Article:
Defibrillator Procedures

An implantable cardioverter defibrillator (ICD) is a small device that's placed in the chest or abdomen. Doctors use the device to help treat irregular heartbeats called arrhythmias (ah-RITH-me-ahs).

An ICD uses electrical pulses or shocks to help control life-threatening arrhythmias, especially those that can cause sudden cardiac arrest (SCA).

SCA is a condition in which the heart suddenly stops beating. If the heart stops beating, blood stops flowing to the brain and other vital organs. SCA usually causes death if it's not treated within minutes.

A problem with any part of the heart's electrical system can cause an arrhythmia. Most arrhythmias are harmless, but some can be serious.

ICDs use electrical pulses or shocks to treat life-threatening arrhythmias that occur in the ventricles (the heart's lower chambers).

When ventricular arrhythmias occur, the heart can't pump blood well. You can pass out within seconds and die within minutes if not treated.

To prevent death, the arrhythmia must be treated right away with an electric shock to the heart. This treatment is called defibrillation (de-fib-ri-LA-shun).

An ICD has wires with electrodes on the ends that connect to your heart chambers. The ICD will monitor your heart rhythm. If the device detects an irregular rhythm in your ventricles, it will use low-energy electrical pulses to restore a normal rhythm.

If the low-energy pulses don't restore your normal heart rhythm, the ICD will switch to high-energy pulses for defibrillation. The device also will switch to high-energy pulses if your ventricles start to quiver rather than contract strongly. The high-energy pulses last only a fraction of a second, but they can be painful.

If you have additional questions, please review our FAQ page.

Biventricular pacemaker is a special pacemaker, which is used to synchronize the contractions of the left ventricle with the right ventricle, to improve the ejection fraction in patients with severe and moderately severe symptoms of heart failure.

Ejection fraction is a measure of blood that is pumped out by the left ventricle of the heart and is expressed in percentage. A normal ejection fraction usually lies between 50% and 70%. A patient with heart failure has a low ejection fraction, hampering the blood supply to various parts of the body, and leads to symptoms of heart failure, that include shortness of breath, dry cough, swelling of the ankles and legs, weight gain, increased urination, fatigue and rapid or irregular heartbeat.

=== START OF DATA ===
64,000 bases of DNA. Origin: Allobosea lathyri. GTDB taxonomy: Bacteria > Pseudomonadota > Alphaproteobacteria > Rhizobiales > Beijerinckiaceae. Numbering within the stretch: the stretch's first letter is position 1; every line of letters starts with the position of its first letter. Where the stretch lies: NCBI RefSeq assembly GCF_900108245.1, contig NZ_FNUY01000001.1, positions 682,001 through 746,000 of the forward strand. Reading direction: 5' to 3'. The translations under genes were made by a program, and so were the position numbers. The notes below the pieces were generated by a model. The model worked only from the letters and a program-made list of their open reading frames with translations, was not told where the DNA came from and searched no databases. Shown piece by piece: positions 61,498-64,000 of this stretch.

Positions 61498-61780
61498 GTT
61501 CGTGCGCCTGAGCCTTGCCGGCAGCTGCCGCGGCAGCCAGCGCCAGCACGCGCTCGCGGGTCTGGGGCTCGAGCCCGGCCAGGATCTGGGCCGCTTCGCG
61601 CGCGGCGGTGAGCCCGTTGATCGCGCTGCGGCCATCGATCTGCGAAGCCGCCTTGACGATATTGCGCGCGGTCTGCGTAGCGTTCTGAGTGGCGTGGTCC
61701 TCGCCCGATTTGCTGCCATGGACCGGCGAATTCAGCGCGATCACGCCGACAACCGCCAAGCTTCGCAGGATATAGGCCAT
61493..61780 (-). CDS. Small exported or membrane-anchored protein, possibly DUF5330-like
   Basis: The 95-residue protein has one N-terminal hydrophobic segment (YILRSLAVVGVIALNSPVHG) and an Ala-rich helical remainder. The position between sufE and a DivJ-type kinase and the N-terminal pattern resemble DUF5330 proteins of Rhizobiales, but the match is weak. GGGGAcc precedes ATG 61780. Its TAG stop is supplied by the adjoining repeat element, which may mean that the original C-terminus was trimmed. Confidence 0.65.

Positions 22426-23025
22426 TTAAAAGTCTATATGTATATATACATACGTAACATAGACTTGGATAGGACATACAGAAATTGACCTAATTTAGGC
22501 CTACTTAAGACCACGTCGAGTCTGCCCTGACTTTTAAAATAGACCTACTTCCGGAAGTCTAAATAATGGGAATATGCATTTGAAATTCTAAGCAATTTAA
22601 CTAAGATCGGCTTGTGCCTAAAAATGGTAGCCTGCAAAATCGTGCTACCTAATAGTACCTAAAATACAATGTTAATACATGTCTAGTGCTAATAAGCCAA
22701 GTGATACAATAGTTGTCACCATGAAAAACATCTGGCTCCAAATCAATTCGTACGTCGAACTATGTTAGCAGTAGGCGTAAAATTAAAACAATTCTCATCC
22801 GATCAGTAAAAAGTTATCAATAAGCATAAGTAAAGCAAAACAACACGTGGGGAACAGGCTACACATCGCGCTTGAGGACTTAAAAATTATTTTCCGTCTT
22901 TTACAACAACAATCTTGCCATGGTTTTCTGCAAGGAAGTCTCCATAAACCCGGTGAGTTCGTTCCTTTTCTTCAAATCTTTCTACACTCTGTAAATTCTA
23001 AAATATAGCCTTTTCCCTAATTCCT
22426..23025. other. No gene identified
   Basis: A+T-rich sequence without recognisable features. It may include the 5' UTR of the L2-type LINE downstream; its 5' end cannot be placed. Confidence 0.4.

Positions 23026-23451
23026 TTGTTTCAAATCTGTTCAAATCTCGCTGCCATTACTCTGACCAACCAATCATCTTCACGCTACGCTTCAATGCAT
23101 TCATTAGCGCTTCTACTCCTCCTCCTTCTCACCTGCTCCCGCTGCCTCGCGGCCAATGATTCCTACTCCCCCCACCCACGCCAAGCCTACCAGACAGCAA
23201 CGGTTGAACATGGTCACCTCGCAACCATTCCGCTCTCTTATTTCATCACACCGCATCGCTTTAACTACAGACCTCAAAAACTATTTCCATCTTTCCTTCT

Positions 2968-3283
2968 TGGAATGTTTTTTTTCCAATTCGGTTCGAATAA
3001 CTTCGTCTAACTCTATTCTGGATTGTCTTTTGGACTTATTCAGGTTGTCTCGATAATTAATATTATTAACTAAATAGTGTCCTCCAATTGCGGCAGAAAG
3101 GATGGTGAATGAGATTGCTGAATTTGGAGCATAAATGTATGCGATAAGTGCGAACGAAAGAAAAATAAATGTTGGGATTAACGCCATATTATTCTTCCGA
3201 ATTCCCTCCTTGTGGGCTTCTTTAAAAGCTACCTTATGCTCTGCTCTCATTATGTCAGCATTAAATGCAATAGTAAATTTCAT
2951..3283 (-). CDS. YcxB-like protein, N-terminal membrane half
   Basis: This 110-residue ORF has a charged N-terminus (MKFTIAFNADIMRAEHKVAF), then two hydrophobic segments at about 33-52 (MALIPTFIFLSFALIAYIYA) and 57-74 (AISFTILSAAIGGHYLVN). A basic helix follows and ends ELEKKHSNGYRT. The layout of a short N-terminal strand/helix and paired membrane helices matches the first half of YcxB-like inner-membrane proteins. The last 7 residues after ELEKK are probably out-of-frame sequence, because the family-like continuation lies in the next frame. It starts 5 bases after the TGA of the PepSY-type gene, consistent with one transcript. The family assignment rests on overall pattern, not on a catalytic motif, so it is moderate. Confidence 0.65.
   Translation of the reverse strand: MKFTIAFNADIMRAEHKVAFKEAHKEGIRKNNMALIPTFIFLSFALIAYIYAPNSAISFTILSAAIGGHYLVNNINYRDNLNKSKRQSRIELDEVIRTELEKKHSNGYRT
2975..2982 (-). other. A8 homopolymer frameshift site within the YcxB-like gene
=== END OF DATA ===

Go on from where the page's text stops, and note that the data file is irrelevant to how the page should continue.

Biventricular implantation is considered in heart failure patients with:

  • Severe or moderately severe heart failure symptoms.
  • Delayed electrical activation of the heart.
  • Either a risk or history of cardiac arrest.
  • On long-term medications for heart failure
Similar to a standard pacemaker, a biventricular pacemaker can be implanted either by an endocardial (transvenous) approach or an epicardial approach. A biventricular pacemaker usually has three leads: one is guided to the right ventricle, one to the left ventricle and the third (which is not always present) is guided to the right atrium. The lead in the left ventricle is guided through the coronary sinus.

When the heart rate drops below the rate set with the pacemaker, it senses the drop and transmits electrical impulses to the left as well as the right ventricle to contract simultaneously, improving the ejection fraction and the cardiac function. The lead placed in the right atrium helps the heart to function in a more balanced way.Biventricular pacemaker implantation is also called cardiac synchronization therapy and is only a part of any comprehensive heart failure management program. Medications, life style changes and regular follow up with a cardiac specialist are all crucial for managing the symptoms and improving the quality of life in heart failure patients.

If you have additional questions, please review our FAQ page.

When a patient has an implantable cardioverter-defibrillator (ICD), they may have a change in their health or medications that can potentially interfere with how the device works. If your physician needs to evaluate to make sure that your ICD is functioning properly to stop a life-threatening arrhythmia, he or she will schedule you for a NIPS. Similar to a cardioversion, a NIPS is a brief procedure where your heart is stimulated into a rapid heart rate and your ICD delivers a shock or rapid pacing sequence to restore a normal rhythm. Your physician can then adjust the ICD's programming, if needed. You will be under anesthesia for the testing and able to go home a few hours later.